In this OE Original, we systematically searched, identified, and examined evidence from SRs which were published between 2020 and present with regard to the use of VR simulation for orthopedic surgical training.




Methods


Ovid MEDLINE, Ovid EMBASE, Cochrane Controlled Register of Trials (CENTRAL), and OrthoEvidence were searched from January 1, 2020 to November 2, 2021 with both indexed terms and free text terms with regard to virtual reality and surgical training.


Eligible studies should be SRs which addressed the use of VR simulation for surgical training in orthopedics, were published between January 1, 2020 to November 2, 2021 and in English. Two reviewers independently worked on the study screening and selection processes.





Results


1. Characteristics of included SRs


Among 361 retrieved records, 6 systematic reviews were eligible and included (Capitani et al., 2021; Clarke, 2021; Lakhani et al., 2021; Luzzi et al., 2021; Mao, et al., 2021; Polce et al., 2020).


The characteristics of the systematic reviews are shown in Table 1. Five out of six included systematic reviews were published in 2021 in either Europe or North America.


All 6 included SRs examined primary studies focusing on or partly involving VR simulation for orthopedic surgical training. For instance, 3 SRs focused on arthroscopic simulation (Capitani et al., 2021; Lakhani et al., 2021; Luzzi et al., 2021). The remaining 3 SRs examined evidence on VR simulation for orthopedic surgical training (Clarke, 2021), the use of immersive VR simulation for surgical training in general (Mao, et al., 2021), and different types of simulators on orthopedic surgical training (Polce et al., 2020), respectively.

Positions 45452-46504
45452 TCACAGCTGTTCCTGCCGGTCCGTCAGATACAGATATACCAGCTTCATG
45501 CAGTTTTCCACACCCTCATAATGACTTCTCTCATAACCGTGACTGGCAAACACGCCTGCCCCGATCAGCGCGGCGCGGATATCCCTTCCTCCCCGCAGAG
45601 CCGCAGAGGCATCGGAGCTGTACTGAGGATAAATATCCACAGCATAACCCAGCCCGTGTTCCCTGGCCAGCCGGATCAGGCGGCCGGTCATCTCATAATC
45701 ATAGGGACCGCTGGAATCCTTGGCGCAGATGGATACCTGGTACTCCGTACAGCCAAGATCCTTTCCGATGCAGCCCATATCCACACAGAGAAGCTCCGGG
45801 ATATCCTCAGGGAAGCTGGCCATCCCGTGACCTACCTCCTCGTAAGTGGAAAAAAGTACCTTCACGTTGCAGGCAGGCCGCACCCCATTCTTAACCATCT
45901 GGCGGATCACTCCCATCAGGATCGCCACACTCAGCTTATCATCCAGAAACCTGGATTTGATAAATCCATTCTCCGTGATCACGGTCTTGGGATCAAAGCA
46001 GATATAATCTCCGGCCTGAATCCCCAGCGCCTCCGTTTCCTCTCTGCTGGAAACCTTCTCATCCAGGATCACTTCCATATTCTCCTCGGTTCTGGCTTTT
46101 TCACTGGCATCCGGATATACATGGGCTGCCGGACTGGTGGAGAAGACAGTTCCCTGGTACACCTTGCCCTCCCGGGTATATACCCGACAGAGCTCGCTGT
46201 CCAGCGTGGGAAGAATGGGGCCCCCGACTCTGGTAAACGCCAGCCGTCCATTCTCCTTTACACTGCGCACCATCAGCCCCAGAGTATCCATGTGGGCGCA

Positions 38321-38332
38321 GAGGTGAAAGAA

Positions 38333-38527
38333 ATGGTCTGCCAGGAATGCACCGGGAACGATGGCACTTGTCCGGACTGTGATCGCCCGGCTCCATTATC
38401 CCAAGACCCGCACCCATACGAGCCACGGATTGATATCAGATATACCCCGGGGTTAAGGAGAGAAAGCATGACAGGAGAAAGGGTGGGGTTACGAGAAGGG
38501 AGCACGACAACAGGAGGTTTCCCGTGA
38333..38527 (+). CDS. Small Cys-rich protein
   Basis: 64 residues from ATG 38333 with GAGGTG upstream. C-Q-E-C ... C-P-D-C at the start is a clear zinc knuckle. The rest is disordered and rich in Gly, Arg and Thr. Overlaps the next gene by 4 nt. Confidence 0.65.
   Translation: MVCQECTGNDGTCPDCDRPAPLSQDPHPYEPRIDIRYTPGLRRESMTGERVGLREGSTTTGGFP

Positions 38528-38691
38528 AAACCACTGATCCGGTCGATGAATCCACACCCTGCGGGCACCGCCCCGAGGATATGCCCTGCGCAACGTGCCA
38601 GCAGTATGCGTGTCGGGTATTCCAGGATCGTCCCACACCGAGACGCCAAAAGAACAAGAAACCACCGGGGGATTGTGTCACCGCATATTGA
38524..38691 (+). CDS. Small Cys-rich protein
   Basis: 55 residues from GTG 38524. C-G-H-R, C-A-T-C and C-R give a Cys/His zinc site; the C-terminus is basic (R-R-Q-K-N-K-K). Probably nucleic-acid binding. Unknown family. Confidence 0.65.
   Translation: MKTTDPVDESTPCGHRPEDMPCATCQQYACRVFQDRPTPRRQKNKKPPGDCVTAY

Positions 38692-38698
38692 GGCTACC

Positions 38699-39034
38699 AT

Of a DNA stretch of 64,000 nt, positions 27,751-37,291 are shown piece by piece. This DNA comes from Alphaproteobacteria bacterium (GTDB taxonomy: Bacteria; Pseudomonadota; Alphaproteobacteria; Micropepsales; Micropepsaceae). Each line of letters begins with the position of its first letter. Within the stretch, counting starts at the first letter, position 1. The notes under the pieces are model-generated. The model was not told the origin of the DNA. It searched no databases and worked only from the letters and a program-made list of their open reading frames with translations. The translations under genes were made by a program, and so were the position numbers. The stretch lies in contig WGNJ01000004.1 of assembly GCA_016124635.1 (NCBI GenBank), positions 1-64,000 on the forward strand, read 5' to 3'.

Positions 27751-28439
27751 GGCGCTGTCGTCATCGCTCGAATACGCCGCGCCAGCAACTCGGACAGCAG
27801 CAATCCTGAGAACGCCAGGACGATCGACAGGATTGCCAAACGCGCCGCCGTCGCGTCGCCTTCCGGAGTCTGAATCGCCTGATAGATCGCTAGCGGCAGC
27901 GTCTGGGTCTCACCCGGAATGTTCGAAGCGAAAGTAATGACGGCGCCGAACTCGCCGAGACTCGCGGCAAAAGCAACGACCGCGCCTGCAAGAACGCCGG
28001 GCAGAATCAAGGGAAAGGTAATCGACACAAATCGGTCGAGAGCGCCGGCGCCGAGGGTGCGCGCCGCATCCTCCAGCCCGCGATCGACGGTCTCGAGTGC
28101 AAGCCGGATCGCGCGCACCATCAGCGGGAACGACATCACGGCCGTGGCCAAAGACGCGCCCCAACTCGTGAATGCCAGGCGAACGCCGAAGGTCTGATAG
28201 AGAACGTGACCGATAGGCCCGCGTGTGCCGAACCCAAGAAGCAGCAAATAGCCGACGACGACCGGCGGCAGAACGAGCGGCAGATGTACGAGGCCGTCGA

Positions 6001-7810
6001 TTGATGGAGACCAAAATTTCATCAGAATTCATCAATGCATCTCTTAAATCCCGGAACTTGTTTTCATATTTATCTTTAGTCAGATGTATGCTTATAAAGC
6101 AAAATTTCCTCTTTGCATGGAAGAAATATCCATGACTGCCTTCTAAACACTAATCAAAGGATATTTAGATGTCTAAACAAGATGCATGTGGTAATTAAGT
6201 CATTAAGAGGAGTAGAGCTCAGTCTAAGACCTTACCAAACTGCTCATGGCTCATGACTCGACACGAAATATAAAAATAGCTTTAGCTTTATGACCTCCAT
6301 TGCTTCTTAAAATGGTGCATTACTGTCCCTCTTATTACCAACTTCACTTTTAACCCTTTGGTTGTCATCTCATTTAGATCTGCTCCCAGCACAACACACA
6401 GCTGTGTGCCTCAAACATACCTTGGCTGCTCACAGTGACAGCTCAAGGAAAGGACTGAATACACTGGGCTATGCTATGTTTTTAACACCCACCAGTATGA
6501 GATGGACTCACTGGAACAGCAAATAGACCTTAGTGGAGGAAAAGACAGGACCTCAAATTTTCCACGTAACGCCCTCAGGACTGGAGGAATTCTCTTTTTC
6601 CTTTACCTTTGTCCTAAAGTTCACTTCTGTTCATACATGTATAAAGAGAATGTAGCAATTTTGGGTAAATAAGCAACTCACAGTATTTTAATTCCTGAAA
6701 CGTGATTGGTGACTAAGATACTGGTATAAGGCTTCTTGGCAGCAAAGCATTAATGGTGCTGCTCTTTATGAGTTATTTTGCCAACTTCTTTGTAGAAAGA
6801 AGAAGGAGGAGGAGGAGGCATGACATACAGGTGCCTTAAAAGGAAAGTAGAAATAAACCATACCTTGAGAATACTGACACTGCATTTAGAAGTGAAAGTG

The number of databases searched varied from 1 (i.e., Capitani et al., 2021) to 5 (i.e., Polce et al., 2020), with MEDLINE, EMBASE, and Cochrane databases being searched most frequently. Clarke et al. (2021) and Luzzi et al. (2021) did not report the time period for literature search, while Mao et al. (2021) searched literature published till January 2021. The rest of the SRs identified primary studies published in and before 2019.


Two SRs included only randomized controlled trials (RCTs) (Luzzi et al., 2021; Polce et al., 2020). Also, only 2 SRs conducted quantitative syntheses (Mao, et al., 2021; Polce et al., 2020).


Finally, most of the included SRs reported no funding, except Luzzi et al. (2021) and Polce et al. (2020) which did not provide relevant information. All of the SRs disclosed conflicts of interest.





Table 1. Characteristics of included systematic reviews

Study ID

Country

Objective

Databases Searched

Time Period Searched

No. of Studies Included

Including RCT* only

Quantitative Synthesis

Capitani et al. (2021)

Italy

To evaluate the current state and effectiveness of arthroscopic knee simulators

MEDLINE

2009 to September 2019

9 (5 on VR training)

No

No

Clarke (2021)

United Kingdom

To evaluate the efficacy of VR simulation in orthopedic surgical training

MEDLINE, EMBASE, Cochrane Library

Not Reported

16

No